Mutt-i-grees® in the News Spring 2014
Spring has finally sprung and schools, libraries, and afterschool organizations around the country are celebrating by hosting Mutt-i-grees Pack Parties to support their local animal shelters!
If you are hosting an upcoming Pack Party, please share your experiences and photos with us at [email protected]. Check out the stories below highlighting Pack Parties that have already taken place.
Best of luck to you all in your fundraising efforts! Remember to let us know how much you raised by logging in to your Pack Party account; the organization that raises the most funds will win $1,000 and a visit from Scooby-Doo!
Mutt-i-grees Mania in Miami
In an effort to raise community awareness of Mutt-i-grees, students and educators from Maya Angelou Elementary School and Irving & Beatrice Peskoe K-8 Center held several successful fundraisers to benefit Mutt-i-grees in their community. Students from the Miami-Dade school district from PreK-High School also joined North Shore Animal League America and Miami-Dade Animal Animal Services at NSALA's Tour For Life stop in Miami to celebrate their Mutt-i-gree Pack Party and promote shelter adoptions. High school students mentored the younger students, teaching them to walk and feed dogs, clean cages, and give the animals lots of love and affection! Families also joined in to raise money for this worthy cause and help get the pets adopted into loving homes.
Partying for Mutt-i-grees in New Orleans
With the support of North Shore Animal League America and Warner Brothers, Jefferson SPCA partnered with Meisler Middle School and Boy Scout Troop 269 for this year's Tour for Life and Mutt-igrees Park Party event in New Orleans, LA. Students and teachers alike held several successful fundraisers to support the mission of Jefferson SPCA leading up to an exciting Mega Adopt-A-Thon on March 22-23, 2014.
DC Pack Party a Howling Success
On Saturday, March 22, 2014, a group of students and staff from Saint Matthias the Apostle School in Lanham, Maryland came out to host a Mutt-i-grees Pack Party as a part of North Shore Animal League America's Tour for Life 2014. The event was held to support Homeward Trails, an animal rescue partner shelter in Arlington, VA. The event was coordinated by Christina Beal, St. Matthias's kindergarten teacher, who began using the Mutt-i-grees Curriculum earlier in 2014. "We're in the middle of the first unit and the students are really enjoying it," she says. "Especially the puppet!"
Kariann Campbell, the school's first grade teacher, also attended the event to show her support for Homeward Trails. Both Mrs. Beal and Miss Campbell are hoping the Curriculum will be used by other teachers in the next school year. An army of volunteers brought a variety of dogs to the Tour For Life event, and the people from the surrounding community came out to see if they could find their forever friend. The students of Saint Matthias Academy were on hand to greet the potential adopters and solicit donations to support the shelter. The school is going to continue raising funds and supplies to support the shelter in the next few weeks. The Washington DC Tour For Life event was a smashing success with 22 Mutt-i-gree adoptions!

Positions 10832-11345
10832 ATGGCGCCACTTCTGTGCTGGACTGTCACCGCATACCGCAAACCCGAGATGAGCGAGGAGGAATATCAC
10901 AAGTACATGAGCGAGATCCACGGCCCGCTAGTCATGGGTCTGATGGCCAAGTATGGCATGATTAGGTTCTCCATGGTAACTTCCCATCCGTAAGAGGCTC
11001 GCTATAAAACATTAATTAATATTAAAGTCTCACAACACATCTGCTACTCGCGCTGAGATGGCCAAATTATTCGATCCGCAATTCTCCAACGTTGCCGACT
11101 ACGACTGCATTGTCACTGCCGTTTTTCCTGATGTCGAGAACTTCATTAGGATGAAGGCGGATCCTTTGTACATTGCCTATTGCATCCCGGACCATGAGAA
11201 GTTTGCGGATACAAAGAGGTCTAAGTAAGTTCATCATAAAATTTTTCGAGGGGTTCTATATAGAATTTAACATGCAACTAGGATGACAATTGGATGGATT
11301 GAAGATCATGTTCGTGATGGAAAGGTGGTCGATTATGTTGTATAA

Tri-School Pack Party Highlights the Benefits of Teamwork
Three schools in the Los Angeles area joined together to host a variety of Mutt-i-grees Pack Party celebrations during the week of March 17-21, 2014. Fenton Avenue Charter School, Fenton Primary Center, and Santa Monica Boulevard Community Charter worked together to raise awareness and funds for Mutt-i-grees. Each school designed fun, week-long activities to promote shelter animals, including poster contests, door decorating contests, and hat contests, among others. Students were also able to take photos with Scooby-Doo if they contributed a donation for their local animal shelter. Mutt-i-grees teacher and national peer trainer Barbara Aragon says the entire Fenton community had a great time. "We had so much fun! It was our team spirit that really got us inspired."
What's Happening at Mutt-i-grees Schools & Libraries Around the Country
Orion Township Public Library Launches Mutt-i-grees Club
After a visit to Middle Country Public Library (MCPL), the national pilot site for Mutt-i-grees in the Library, last year, Debra Reflor, head of youth services at Orion Township Public Library, decided to bring Mutt-i-grees to her library in Michigan. Drawing on inspiration from MCPL and with help from youth librarian, Linda Pannuto, she started a Mutt Club to provide real-life experiences and community connections through programs based on humane education with a focus on Mutt-igrees.
At their first meeting, children heard a story, Stay: The True Story of Ten Dogs, by Michael Muntean, and then used unmatched, unloved socks to create Mutt-i-gree sock puppets using felt and hot glue. They learned how something that might be perceived as unwanted could be transformed into something cute and loveable! The Library has offered a variety of Mutt-i-grees programs so far this year, including Doggone Readers, a weekly program where children are able to read to Maggie, the library's therapy dog, and Draw a Dog, where a local artist showed children how to use the eyes and nose to capture the expression of a dog.
Mutt-i-gree Mentorship Touches All Involved at Holy Family School
"What fun!" one 7th grade student exclaimed after teaching a Mutt-i-grees lesson to first graders at Holy Family School in Ashland, KY. Twenty-two 6th, 7th, and 8th grade students are going into the classrooms of kindergarten, first, and second grade students to present 30 minute Mutt-i-grees lessons each week as part of a mentoring/leadership program which was designed by their religion coach, language arts teacher, and Norma Meek, Mutt-i-grees educational consultant. The mentors learned about the five themes of the Curriculum and how to prepare a teaching session. Model lessons were presented to each grade. They each received a packet containing their schedule, the lessons they would be responsible for, and ways to engage young children in the classroom. You will find them sitting at lunch, at recess, and even scheduling time in the evening to prepare for their 30 minute session each week. The response has been overwhelmingly in favor of the program and everyone participating is a winner. "It's the best part of the day!" according to one kindergarten child.